French President Gets Backlash for Reaching out to the Church

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by Alexander Slavsky  •  ChurchMilitant.com  •  April 11, 2018   

Emmanuel Macron: "The link between Church and State has deteriorated"

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PARIS (ChurchMilitant.com) - The French president has sparked outrage from secularists by encouraging greater engagement between the Catholic Church and government.

President Emmanuel Macron told a gathering of French bishops in a meeting at the Collège des Bernardins in Paris on Monday that "the link between Church and State has deteriorated and that it is important for us and for me to repair it" through a "dialogue of truth." 

"A president of the French [R]epublic who takes no interest in the Church and its Catholics would be failing in his duty," said Macron, who called for Catholics to "engage once again with the French and European political scene." 

 

He continued, "What I want to call you tonight is to engage politically in our national debate and in our European debate because your faith is part of the commitment that this debate needs." 
 
Known as the Eldest Daughter of the Church, France became the epicenter of secularism beginning with the French Revolution of 1789. The state seized Church land, removed monastic vows and excluded religion from governmental affairs.
 
The separation of Church and State was codified in 1905 when the Third Republic passed a law mandating state secularism. It allowed the state to seizure Church property for public use and removed any vestige of Catholicism from the educational system, resulting in "the crippling of the Catholic religion as an institutional force" in French life.   
 
Macron spoke out against the destruction of Catholicism from France:  

Secularism does not have the function of uprooting from our societies the spirituality that nourishes so many of our fellow citizens. To deliberately blind myself to the spiritual dimension that Catholics invest in their moral, intellectual, family, professional, social life would be to condemn me to having only a partial view of France; it would be to ignore the country, its history, its citizens; and affecting indifference, I would derogate from my mission. 

But the president's comments angered some of his left-leaning critics, including Jean-Luc Mélenchon, the head of the left-wing France Unbowed party, who considered Macron's comments as "irresponsible."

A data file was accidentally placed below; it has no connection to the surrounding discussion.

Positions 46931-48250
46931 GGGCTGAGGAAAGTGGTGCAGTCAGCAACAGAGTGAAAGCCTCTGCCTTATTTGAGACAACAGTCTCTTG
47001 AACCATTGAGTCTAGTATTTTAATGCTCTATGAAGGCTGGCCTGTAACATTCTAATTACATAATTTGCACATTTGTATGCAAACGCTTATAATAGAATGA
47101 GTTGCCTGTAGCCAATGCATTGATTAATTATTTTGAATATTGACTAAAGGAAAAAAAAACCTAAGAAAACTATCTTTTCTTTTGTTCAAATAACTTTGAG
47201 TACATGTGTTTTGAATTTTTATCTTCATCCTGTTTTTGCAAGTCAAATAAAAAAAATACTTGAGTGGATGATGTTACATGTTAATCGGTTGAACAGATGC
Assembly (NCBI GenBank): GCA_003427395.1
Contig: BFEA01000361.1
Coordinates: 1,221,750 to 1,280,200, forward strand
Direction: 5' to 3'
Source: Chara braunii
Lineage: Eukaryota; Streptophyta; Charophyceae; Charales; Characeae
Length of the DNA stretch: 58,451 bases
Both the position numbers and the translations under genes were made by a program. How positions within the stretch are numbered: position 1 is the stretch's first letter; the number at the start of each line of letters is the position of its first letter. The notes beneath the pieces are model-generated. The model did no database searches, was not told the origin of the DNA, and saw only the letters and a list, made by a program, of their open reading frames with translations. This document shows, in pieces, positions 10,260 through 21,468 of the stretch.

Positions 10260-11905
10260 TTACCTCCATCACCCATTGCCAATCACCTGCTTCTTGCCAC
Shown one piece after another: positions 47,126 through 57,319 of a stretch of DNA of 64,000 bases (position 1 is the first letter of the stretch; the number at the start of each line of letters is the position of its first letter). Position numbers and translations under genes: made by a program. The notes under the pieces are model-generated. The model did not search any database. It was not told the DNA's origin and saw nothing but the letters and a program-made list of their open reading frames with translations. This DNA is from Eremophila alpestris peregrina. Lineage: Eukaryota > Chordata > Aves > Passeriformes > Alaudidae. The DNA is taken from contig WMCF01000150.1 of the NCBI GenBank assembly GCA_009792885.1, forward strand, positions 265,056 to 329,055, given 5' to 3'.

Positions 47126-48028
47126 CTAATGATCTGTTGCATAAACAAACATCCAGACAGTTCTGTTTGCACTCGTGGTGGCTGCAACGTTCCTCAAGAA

"Macron in full-on metaphysical delirium. Outrageous. One expects a president, one gets a little priest," insisted Mélenchon. 

The newly-installed First Secretary of the French Socialist party, Olivier Faure, defended secularism, saying, "Secularism is the jewel in our crown. That is what a president of the republic should be defending." 

Known as the Eldest Daughter of the Church, France became the epicenter of secularism beginning with the French Revolution. 

Rightwing leaders also blasted Macron for appealing to conservatives, including president of the Republican's group in the Senate, Bruno Retailleau, who asserted, "If it's about acknowledging the Christian heritage of our civilization, that's a historical and cultural fact. If it's actually a strategy for winning back voters, that's something else." 

Macron's speech comes as Parliament is debating over whether to change its bioethics laws regarding euthanasia and in vitro fertilization (IVF). Currently, euthanasia is banned and IVF, which the Church condemns as a grave evil since it destroys human life that begins at conception, is available to infertile heterosexual couples. 

Interior Minister Gerard Collomb, who in charge of governmental relations with religious groups, said the president's words were not meant to threaten the secularism prevalent in France but rather to elevate the spiritual nature of man.

"What he is saying is that for human beings there is not only the material world but also the search for absolute values, for spirituality, to find meaning in life," Collomb remarked. "It is perhaps a new tone but in no way does it break with the great tradition of secularism." 

Despite the secularization of France, Mass attendance remained high until the 1960s when over a third of Catholics attended the liturgy. Since then, the number of Catholics attending Mass has fallen to five percent even though 53 percent of the population self-identify as Catholic, according to a 2017 poll.

Macron, who was raised in a non-religious home, converted to Catholicism when he was 12 years old. He does not regularly attend Mass. 

 

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